I think a good first line helps but, for me, it’s not a deal-breaker if it’s not fantastic. Some books start slow but become great – other books hook you from the first.
Do you find first lines easy to come up with, or challenging? Do you have a technique, or a ritual, that you go by to make it easy?
What consequences, if any, do you think there are in having a badly written first line?
Some people might be turned off by a bad first line. As a reader I’ll plod on for a bit to see if there’s anything better after it. If the first line has incorrect spelling or punctuation, however, I’m not going to bother continuing.
What’s your favourite first line that you’ve ever read? And can you recall a worst?
It was a bright, cold day in April, and the clocks were striking thirteen.
I’ll admit I’m a big fan of George Orwell and ‘Nineteen Eighty-Four’ is one of my all-time favourite stories but putting aside the rest of the story, this is a brilliant first line. It’s relatable, yet foreign. I really can’t recall a bad first line, however, but this is probably because it wouldn’t be worth memorising!
What is one of your own best first lines?
Life is completely visceral at the end.
I like the idea of starting with death.
We’re all sharing here! What’s one of your worst first lines?
Quinn walked up the cold-concrete steps at 6:18am.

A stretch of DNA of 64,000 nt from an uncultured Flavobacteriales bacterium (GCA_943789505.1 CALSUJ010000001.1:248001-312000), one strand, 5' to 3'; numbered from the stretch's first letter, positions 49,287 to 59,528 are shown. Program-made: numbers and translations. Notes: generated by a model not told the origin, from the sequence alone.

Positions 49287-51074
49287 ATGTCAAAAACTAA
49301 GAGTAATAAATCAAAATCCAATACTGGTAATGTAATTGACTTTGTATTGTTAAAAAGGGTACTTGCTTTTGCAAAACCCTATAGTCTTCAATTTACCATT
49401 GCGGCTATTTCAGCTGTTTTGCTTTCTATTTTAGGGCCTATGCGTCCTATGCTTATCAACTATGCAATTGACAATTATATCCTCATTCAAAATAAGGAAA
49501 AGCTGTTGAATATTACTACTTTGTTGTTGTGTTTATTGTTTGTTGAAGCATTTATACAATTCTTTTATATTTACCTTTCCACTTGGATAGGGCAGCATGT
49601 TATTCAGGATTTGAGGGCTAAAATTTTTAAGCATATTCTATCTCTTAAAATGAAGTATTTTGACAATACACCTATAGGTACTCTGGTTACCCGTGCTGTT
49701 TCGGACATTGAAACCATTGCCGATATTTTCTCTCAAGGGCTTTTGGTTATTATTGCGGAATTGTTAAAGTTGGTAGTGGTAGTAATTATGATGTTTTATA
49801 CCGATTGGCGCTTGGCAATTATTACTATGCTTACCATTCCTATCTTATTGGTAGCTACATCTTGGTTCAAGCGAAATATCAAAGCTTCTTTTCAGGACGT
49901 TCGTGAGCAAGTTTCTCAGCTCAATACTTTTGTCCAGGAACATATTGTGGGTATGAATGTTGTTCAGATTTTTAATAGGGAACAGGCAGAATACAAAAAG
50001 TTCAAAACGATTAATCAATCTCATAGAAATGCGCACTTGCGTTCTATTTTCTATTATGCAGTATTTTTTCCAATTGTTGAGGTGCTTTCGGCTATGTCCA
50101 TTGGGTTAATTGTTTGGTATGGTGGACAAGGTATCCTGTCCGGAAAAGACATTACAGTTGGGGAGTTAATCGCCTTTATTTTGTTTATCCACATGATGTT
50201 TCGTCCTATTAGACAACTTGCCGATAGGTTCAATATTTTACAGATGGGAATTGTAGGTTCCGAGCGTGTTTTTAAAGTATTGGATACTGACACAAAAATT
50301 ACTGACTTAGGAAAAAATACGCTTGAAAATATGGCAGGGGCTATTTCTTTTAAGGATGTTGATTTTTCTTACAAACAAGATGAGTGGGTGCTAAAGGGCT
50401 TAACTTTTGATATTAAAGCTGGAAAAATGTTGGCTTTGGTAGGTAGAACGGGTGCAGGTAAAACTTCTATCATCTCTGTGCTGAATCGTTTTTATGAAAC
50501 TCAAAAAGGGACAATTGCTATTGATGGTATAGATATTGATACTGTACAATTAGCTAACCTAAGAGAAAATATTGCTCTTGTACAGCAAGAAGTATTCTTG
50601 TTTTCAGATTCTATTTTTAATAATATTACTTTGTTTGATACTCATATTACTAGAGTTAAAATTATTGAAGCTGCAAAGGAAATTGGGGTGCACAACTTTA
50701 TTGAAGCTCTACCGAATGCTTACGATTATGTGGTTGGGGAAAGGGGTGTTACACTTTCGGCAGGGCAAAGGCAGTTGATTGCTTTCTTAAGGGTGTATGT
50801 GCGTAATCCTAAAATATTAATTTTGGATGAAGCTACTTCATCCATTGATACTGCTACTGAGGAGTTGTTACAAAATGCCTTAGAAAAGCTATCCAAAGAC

The only thing I like is the hyphen; the rest is boring.
Do you have any suggestions for other authors on how to write a great first line? Have you heard any great advice yourself?
A lecturer of mine once told me about starting ‘in media res‘ – in the middle of the action. An action statement can easily hook a reader but beware about shock-value – not every story will benefit from it.
What are some things a first line *shouldn’t* be? What are some things that you’ve read in first lines that really rubs you the wrong way?
I don’t like clichés or anything that is obvious. I’ve read ‘Once upon a time …’ and ‘It was a dark and stormy night …’ before.
Emily Dawson is a published author and editor. You can find her work in the Geelong Writers Group’s ‘Azuria’ journal or on the blog she created so she could cite herself in essays: 2 Words Forward 1 Word Back.